Based in the Sydney CBD, co-CEOs and founders Wes Sonnenreich and Beau Leese set up Intersective to ensure university students have access to real and relevant work experience before they graduate.
This involves a collaborative process between universities, striving to ensure their students accumulate skills that make them more employable, and employers who are looking for opportunities to shape the workforce before it even arrives in the office.
‘To actually organise, manage, and deliver quality experiences to students on that scale was time-consuming, complex, and nearly impossible using the traditional manual techniques,’ says Sonnenreich.
Financial assistance from Jobs for NSW has helped the company conduct crucial market research and use the results to develop and refine its innovative experiential learning platform.
The need for investment: Intersective meets Jobs for NSW
In 2013, Intersective developed a cloud-based platform called Practera, to help students and mentors collaborate on work-integrated learning experiences, such as business projects, internships, competitions, and workplace learning and development.
‘There is a lot of practice and science behind experiential (‘real-life’) learning that delivers strong outcomes to students and employers that we needed to build into the platform,’ says Leese.
‘The platform had to capture data about that experience and make it easier to design, deliver, monitor, manage and personalise the learning journey of all participants.’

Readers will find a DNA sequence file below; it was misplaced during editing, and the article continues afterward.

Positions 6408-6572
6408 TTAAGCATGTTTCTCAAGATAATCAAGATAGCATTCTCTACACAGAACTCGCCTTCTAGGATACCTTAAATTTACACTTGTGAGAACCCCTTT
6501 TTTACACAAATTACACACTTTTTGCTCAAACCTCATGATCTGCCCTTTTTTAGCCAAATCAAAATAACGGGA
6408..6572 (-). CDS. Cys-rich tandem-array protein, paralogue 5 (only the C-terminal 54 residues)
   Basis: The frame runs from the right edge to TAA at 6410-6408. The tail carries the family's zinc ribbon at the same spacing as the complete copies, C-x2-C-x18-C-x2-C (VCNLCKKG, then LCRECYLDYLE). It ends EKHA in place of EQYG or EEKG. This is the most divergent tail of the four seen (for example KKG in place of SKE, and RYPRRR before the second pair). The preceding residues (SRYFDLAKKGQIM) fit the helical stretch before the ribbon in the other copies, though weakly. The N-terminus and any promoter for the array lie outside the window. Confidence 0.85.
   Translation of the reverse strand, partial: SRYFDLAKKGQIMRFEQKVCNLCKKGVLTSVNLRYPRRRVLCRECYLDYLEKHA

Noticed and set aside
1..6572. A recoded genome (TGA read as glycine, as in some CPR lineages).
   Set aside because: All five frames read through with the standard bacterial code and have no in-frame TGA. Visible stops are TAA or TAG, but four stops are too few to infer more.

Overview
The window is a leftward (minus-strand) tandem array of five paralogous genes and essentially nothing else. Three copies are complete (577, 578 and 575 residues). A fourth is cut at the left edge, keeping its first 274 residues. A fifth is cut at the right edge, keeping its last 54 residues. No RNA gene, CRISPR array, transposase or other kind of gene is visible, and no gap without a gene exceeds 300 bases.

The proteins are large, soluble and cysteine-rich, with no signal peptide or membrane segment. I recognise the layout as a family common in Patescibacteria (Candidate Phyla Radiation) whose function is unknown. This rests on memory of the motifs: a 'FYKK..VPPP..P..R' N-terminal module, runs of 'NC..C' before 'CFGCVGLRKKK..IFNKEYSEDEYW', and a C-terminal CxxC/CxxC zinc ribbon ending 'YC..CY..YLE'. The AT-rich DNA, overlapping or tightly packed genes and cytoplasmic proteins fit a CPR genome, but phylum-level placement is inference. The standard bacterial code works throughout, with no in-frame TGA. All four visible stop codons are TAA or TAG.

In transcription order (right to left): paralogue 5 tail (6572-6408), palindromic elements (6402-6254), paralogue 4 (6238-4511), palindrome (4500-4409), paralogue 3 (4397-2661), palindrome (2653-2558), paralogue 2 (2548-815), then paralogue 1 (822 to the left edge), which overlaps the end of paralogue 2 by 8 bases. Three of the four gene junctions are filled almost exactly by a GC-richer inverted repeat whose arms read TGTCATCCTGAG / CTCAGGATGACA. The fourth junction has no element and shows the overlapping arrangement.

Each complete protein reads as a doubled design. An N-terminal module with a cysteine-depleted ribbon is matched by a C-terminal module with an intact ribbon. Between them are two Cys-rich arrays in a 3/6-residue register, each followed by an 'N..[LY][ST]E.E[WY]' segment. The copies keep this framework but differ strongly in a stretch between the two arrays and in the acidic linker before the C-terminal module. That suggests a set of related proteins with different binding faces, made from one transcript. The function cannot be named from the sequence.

To help the business reach this next stage, Jobs for NSW awarded Intersective two grants: $15,000 under the Minimum Viable Product (MVP) program, and $100,000 under the Building Partnerships (BP) program.
The MVP grant allowed Intersective to get the market feedback they needed to test their business model, while the BP grant allowed the company to fund new partnerships and hasten market adoption.
Both Leese and Sonnenreich say the BP grant enabled Intersective to develop the platform with feedback from key customers University of NSW and professional services firm Ernst & Young (EY).
Intersective’s Practera in action
With a viable product endorsed by its target market participants—universities, students and employers—Intersective was able to help EY scale up its Asian Century Growth Program.
Through the program, more than 600 students from University of NSW, Queensland University of Technology, Macquarie University and Melbourne Business School have delivered Asian growth and innovation projects for clients including ANZ, Flight Centre, Murray Goulburn, QBE, Lonely Planet, BUPA and the Commonwealth Scientific and Industrial Research Organisation.
Along the way, students gained guidance and feedback from EY mentors and, most importantly, have entered the workforce with real-life work experience. Some students were lucky enough to have joined the client companies they worked for as part of the program.
Intersective scales from startup to SME
In 2017, with Intersective advancing from startup to fast-growth SME (small to medium-sized enterprise), Jobs for NSW backed the company with a $300,000 Accelerating Growth Loan to expand its workforce and further commercialise its products.
‘The pipeline of assistance and endorsement of Jobs for NSW was quite a powerful signal to our customers; it helped us to go out and get new customers as we had the stability of the NSW Government brand behind us,’ said Leese.
‘It raised our profile with institutional buyers who are traditionally reluctant to purchase from tech startups. It de-risked us.’
The assistance from Jobs for NSW served as a major accelerant for job creation, with Intersective growing from a team of two to a team of 25 over four years.
Today, Intersective is actively used in more than 15 countries around the world including the USA, China, Singapore, Malaysia, Vietnam, Germany and New Zealand, with plans to expand even further over the next 18 months.
Download the Jobs for NSW – Intersective success story PDF